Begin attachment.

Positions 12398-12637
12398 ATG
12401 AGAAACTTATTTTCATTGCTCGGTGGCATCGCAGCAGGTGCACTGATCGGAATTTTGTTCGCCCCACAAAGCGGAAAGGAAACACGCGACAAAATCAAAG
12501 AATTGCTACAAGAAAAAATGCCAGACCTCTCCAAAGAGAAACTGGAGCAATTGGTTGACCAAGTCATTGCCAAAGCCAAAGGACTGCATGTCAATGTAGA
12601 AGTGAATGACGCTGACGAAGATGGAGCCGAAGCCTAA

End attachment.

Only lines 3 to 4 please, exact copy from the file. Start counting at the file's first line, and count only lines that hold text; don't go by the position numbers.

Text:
12401 AGAAACTTATTTTCATTGCTCGGTGGCATCGCAGCAGGTGCACTGATCGGAATTTTGTTCGCCCCACAAAGCGGAAAGGAAACACGCGACAAAATCAAAG
12501 AATTGCTACAAGAAAAAATGCCAGACCTCTCCAAAGAGAAACTGGAGCAATTGGTTGACCAAGTCATTGCCAAAGCCAAAGGACTGCATGTCAATGTAGA